WESTERN Victoria has potential to be a national leader in linking health services through technology.
South West Healthcare’s annual general meeting heard there were moves to develop an integrated telehealth system for the region.
“I’d be keen to get a case to the government,” Barwon Health chief executive Dr David Ashbridge told the meeting.
“We could become a leading service model for the rest of the nation.”
He said there was potential to construct a health region in the Barwon south-west that would be the envy of anywhere in Australia.
Dr Ashbridge said the region was fortunate in having Deakin University involved in training medical staff able to work in rural settings with wide ranges of skills.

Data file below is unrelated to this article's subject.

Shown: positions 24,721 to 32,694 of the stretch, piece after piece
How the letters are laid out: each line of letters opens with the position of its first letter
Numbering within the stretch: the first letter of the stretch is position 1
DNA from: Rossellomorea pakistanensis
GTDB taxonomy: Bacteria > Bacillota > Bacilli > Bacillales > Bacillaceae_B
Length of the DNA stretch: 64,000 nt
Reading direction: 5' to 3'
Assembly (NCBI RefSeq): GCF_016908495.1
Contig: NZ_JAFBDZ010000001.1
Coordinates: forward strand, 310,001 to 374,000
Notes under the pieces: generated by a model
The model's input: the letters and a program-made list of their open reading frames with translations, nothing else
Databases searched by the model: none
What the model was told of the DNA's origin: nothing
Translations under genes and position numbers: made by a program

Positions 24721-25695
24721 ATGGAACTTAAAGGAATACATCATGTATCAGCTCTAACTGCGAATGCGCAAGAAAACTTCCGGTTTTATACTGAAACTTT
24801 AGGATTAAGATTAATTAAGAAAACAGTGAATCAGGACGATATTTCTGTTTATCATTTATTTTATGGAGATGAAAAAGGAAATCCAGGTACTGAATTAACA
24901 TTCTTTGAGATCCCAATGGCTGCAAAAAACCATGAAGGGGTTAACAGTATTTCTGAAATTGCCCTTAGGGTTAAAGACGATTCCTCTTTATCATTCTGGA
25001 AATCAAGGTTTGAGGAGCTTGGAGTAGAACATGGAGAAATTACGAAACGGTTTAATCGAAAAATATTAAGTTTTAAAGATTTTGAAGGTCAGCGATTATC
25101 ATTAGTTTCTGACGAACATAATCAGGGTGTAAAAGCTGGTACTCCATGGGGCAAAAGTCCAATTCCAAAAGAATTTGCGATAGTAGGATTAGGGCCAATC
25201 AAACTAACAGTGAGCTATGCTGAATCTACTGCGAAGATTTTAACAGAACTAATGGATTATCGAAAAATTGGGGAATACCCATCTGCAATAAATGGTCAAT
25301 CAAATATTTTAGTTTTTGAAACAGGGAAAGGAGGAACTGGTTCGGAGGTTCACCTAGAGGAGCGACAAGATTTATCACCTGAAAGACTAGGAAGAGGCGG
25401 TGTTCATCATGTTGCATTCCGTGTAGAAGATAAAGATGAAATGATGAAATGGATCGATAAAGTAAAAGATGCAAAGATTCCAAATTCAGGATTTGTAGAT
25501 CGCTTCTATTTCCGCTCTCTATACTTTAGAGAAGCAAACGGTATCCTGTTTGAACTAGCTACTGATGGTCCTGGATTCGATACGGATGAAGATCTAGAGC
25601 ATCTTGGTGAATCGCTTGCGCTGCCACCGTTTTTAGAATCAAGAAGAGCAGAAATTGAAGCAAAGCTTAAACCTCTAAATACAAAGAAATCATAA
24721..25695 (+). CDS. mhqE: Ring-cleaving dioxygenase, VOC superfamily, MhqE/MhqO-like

“We need people with skills across the board rather than narrow specialists,” he said.
“In the past we’ve relied on the trickle-down from the metro system.
“We need to take control and train our own. It is pleasing to see Deakin involved in the region, training specialists able to work in rural and remote areas.”
He said the Barwon south-west region had a population of about 450,000, which was an ideal number to become autonomous and focus on high-quality patient care by treating people as close to home as possible.
“We’ll be judged by the quality of service we provide,” he said. Last financial year South West Healthcare treated 22,530 acute patients, 27,277 emergency department attendances and handled 130,000 outpatient service visits. Warrnambool Base Hospital’s total number of inpatients treated rose 6.9 per cent to 20,518.
The health service recorded an operating deficit of $953,000 — $259,000 worse than the previous year. However, the annual report says the deficit was expected considering expenses in commissioning the $115m Warrnambool Base Hospital redevelopment which was officially opened by Premier Ted Baillieu. A $26m community primary care centre was also completed in the financial year and is now in operation.
The healthcare or